A shout-out to my artist, Laura, for bringing this to my attention: Snopes.com, a well-known urban legend “buster” site, has recently taken on none other than the Bakken Shale play in the northwest US as its target. I’m sure this will come as quite a surprise to the legions of companies who are staking claims in the area. Snopes got curious about a post it came across that virtually screams the praises of this giant field. “The Bakken is the largest domestic oil discovery since Alaska’s Prudhoe Bay and has the potential to eliminate all American independence on foreign oil,” the post related. “The Energy Information Agency (EIA) estimates it at 503 billion barrels. Even if just 10% of the oil is recoverable … at $107 a barrel, we’re looking at a resource base worth more than $5.3 trillion.” Well, obviously oil is no longer selling at $107 per barrel. That’s strike one. Next, the post mentions “a recent technological breakthrough” that has “opened up the Bakken’s massive reserves” without mentioning, specifically, what that technological breakthrough might be. Ever inquisitive, but lazy as hell, I decided to look no farther than my own backyard, swiping a copy of Hart’s recent Bakken Shale Play Book from our library. In the technology section, more than one “breakthrough” is mentioned: cableless seismic, horizontal drilling, staged fractures as well as penetrating natural fractures, fracture monitoring, multilateral wells, advanced measurement-while-drilling techniques, predictive geosteering, completion design, and artificial lift techniques, to name a few. So now, with this “new technology,” the industry has opened up access to more than 500 Bbbl. Of light, sweet oil. Costing Americans just $16 per barrel. Enough energy to fuel the American economy for 41 years. Recent USGS estimates put the amount of recoverable reserves closer to 3.65 Bbbl. Strike two, perhaps. However, I have to take umbrage at the Snopes.com rebuttal as well. Saying that the post was “intended to sell subscriptions to an investment newsletter,” it allows as how geologists have agreed with most of these assessments, yet it poo-poohs the idea that the Bakken is a big play. “Ceratainly, 3.65 BBbl of recoverable oil is nothing to sneeze at, but a little perspective is in order,” Snopes.com notes. “The US currently imports an average of about 10 MMbo/d … so even if all the estimated undiscovered oil in the Bakken formation were extracted today, it would only be enough to wean the US off of crude oil imports for one year. That’s still a good thing, but it’s not nearly ‘enough crude to fully fuel the American economy for 41 years straight’ as claimed above.” OK, OK. I get it. We have, on one side, “The Post,” which is breathless in its enthusiasm. We have, on the other side, “Snopes.com,” which prides itself on popping balloons full of nonsense. Did either side think to call the United States Geological Society, which provided the latest reserve estimates for the Bakken, or indeed any of the operators active in the play? I think, if they had (and of course I didn’t, only having come across this gem today), they might have discovered that there is more than a kernel of truth to the post, and more than a kernel of truth to the rebuttal. The fact is that the Bakken, like every other shale play in the US, is fraught with hazards, and at some commodity price level, the economics no longer make sense. But it is a truly monstrous play, and companies that do well in the Bakken are the companies that know how to apply the best technology in the most cost-effective way. Odds are good that the Bakken is not going to wean American from foreign oil. But it and its shale play counterparts are doing a good job of putting this country back on the map as a formidable producer of hydrocarbons.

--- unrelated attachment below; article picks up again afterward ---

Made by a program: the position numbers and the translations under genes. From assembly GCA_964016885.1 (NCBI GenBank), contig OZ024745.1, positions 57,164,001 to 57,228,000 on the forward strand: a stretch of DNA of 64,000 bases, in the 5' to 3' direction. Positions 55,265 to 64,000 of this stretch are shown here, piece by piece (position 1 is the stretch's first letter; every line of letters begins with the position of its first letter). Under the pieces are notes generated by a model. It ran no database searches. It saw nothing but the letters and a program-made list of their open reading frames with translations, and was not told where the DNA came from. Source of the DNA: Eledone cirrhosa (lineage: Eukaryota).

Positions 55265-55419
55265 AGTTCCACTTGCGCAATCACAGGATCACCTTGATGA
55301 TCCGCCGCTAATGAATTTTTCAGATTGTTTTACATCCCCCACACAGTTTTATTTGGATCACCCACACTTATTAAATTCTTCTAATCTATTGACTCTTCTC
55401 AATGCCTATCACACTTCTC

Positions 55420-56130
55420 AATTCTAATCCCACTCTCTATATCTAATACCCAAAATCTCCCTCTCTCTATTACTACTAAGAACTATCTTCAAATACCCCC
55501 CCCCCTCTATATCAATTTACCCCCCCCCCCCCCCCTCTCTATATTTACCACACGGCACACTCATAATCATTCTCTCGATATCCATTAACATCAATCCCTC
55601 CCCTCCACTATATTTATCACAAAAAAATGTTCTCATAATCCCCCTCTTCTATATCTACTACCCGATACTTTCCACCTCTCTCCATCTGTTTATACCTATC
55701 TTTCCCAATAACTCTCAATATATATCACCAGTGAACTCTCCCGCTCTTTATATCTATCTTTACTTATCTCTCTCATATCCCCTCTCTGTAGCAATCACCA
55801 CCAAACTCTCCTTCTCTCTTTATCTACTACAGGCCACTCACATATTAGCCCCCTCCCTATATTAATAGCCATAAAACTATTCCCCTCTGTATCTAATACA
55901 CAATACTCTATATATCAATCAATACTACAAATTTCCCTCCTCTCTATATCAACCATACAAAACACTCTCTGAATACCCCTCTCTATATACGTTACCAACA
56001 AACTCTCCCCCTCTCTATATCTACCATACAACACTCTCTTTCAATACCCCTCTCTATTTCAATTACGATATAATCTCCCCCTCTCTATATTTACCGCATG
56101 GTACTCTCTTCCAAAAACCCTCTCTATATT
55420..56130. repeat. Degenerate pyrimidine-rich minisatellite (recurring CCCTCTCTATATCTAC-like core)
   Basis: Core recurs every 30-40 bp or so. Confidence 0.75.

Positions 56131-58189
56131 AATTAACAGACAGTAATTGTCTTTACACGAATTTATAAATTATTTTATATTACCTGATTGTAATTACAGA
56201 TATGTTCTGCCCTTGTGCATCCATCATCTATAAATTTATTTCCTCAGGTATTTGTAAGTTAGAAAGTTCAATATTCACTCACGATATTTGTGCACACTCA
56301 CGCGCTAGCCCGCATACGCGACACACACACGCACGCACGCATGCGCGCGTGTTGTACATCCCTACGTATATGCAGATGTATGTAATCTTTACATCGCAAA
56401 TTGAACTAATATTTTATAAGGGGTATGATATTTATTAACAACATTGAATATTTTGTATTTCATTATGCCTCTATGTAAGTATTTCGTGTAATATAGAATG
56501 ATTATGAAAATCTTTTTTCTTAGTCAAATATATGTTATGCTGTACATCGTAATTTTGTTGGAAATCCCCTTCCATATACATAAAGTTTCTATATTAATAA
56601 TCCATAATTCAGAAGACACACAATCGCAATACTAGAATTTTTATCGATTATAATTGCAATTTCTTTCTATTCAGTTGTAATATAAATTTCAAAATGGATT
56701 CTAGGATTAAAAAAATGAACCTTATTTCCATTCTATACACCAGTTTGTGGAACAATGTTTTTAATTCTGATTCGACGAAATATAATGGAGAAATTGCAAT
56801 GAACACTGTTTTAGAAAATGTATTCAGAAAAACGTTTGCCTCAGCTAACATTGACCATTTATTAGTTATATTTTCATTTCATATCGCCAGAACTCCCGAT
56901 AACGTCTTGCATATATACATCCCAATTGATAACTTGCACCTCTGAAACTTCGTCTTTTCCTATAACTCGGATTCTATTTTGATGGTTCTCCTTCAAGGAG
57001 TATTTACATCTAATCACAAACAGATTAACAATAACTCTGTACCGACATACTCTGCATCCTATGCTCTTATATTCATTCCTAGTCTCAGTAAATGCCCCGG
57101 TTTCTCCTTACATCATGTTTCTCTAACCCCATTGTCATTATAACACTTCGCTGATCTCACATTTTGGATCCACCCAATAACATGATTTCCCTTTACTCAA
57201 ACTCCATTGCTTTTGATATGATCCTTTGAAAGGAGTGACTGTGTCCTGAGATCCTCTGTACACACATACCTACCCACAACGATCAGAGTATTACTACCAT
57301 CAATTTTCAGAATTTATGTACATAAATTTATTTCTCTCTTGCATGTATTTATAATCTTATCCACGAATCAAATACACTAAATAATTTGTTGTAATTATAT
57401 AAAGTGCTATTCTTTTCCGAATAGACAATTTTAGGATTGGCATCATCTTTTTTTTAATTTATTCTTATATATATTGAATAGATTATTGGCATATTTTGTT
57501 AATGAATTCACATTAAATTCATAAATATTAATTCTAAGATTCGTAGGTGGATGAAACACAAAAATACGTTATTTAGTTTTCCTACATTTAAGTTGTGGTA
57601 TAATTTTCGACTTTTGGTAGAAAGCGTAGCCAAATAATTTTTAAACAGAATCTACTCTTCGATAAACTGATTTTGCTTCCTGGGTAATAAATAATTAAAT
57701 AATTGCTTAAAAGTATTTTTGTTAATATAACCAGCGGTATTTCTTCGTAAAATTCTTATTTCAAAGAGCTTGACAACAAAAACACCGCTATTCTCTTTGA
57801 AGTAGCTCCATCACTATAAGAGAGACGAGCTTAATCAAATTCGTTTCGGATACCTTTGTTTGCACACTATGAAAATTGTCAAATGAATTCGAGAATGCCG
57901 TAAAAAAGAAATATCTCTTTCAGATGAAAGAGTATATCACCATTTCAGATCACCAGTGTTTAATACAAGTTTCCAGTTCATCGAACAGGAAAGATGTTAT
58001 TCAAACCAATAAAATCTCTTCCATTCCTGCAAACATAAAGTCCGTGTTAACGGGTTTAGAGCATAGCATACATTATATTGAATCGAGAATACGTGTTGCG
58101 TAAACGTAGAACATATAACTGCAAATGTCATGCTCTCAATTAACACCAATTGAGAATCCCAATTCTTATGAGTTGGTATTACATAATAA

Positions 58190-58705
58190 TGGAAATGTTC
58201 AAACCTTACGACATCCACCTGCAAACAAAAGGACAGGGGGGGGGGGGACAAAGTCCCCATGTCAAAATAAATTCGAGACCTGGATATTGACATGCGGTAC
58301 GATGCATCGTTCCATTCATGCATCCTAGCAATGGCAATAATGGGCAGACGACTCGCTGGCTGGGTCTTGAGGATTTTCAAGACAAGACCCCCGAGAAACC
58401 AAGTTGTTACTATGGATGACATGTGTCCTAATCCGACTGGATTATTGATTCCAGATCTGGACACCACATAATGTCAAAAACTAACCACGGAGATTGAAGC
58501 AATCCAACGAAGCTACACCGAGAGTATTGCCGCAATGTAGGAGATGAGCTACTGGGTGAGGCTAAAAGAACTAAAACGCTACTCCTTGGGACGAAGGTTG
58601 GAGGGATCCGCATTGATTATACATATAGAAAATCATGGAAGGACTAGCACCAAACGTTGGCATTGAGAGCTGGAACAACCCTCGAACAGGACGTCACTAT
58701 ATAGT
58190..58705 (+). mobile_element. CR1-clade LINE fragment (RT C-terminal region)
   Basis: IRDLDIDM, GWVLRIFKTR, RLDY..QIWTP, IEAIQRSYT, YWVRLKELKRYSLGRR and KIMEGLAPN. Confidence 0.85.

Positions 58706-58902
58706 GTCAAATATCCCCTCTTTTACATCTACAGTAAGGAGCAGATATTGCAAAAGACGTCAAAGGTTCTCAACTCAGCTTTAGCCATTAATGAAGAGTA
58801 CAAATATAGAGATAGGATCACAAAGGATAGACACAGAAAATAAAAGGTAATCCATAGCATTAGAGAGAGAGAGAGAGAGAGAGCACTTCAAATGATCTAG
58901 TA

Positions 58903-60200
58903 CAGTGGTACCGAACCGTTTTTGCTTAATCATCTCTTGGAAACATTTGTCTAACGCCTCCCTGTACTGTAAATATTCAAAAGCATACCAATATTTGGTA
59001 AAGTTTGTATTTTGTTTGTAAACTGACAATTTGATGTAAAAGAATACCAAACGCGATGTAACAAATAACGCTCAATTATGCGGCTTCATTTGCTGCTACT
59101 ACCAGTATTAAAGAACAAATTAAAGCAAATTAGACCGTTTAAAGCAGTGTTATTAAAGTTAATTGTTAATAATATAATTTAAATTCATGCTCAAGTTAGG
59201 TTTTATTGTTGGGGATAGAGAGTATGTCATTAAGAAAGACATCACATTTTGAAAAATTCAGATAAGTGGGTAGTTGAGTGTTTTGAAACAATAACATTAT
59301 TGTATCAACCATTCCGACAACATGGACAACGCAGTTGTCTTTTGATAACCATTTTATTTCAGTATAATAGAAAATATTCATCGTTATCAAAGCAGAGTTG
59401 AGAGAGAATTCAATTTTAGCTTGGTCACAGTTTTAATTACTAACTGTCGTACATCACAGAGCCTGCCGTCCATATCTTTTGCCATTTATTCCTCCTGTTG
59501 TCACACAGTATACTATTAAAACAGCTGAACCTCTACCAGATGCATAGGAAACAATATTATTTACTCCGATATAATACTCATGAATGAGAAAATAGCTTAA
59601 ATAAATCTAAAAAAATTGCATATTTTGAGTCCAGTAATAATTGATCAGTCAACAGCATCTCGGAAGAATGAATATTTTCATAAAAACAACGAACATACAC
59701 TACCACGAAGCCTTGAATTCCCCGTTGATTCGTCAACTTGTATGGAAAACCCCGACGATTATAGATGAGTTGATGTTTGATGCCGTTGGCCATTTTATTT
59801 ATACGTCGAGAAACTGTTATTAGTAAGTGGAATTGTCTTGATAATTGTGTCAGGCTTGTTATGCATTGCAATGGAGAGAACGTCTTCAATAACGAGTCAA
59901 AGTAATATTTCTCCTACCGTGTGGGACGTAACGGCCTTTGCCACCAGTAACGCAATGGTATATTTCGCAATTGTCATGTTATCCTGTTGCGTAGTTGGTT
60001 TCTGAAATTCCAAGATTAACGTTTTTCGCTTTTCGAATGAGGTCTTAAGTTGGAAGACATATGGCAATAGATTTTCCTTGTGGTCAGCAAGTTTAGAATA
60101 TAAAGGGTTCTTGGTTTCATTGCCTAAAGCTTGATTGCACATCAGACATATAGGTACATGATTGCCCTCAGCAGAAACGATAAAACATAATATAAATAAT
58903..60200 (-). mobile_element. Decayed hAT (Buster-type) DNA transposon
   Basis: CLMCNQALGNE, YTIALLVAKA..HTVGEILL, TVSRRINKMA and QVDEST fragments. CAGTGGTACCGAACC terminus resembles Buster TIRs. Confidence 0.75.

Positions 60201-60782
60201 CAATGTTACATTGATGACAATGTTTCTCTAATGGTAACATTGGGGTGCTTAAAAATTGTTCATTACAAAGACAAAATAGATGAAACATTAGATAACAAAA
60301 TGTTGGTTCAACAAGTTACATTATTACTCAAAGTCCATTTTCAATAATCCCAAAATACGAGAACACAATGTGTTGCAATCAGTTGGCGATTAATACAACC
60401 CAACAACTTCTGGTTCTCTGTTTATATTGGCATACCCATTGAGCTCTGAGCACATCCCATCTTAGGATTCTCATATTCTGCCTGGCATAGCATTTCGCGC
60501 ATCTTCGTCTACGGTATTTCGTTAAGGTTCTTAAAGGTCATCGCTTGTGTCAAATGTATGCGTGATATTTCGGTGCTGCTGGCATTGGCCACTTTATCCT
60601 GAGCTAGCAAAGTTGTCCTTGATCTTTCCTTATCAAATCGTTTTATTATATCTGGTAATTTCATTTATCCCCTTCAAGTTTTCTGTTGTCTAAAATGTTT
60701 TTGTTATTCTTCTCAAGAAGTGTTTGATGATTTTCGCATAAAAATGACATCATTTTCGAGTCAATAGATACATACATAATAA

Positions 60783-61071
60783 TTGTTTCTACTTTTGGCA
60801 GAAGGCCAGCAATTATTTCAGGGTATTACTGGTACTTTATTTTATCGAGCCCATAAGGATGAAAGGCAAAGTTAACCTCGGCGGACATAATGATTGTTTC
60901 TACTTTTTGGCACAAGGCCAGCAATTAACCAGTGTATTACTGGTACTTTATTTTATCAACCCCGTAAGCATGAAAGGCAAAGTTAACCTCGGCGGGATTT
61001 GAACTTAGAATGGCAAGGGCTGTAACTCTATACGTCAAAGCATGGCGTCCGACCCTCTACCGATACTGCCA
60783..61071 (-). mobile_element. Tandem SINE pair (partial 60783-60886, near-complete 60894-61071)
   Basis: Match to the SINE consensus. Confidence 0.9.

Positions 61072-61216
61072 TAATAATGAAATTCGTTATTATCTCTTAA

While a carbon tax may drive certain desired behaviors during the energy transition, there is no one solution to the world’s emissions woes, oil industry executives say.
The company reported Oct. 29 third-quarter 2019 earnings of $3.1 billion, up from $1.9 billion a year earlier.
The company reported production gains, including in the Anadarko and Permian basins, higher net income, a name change and corporate domicile in the U.S.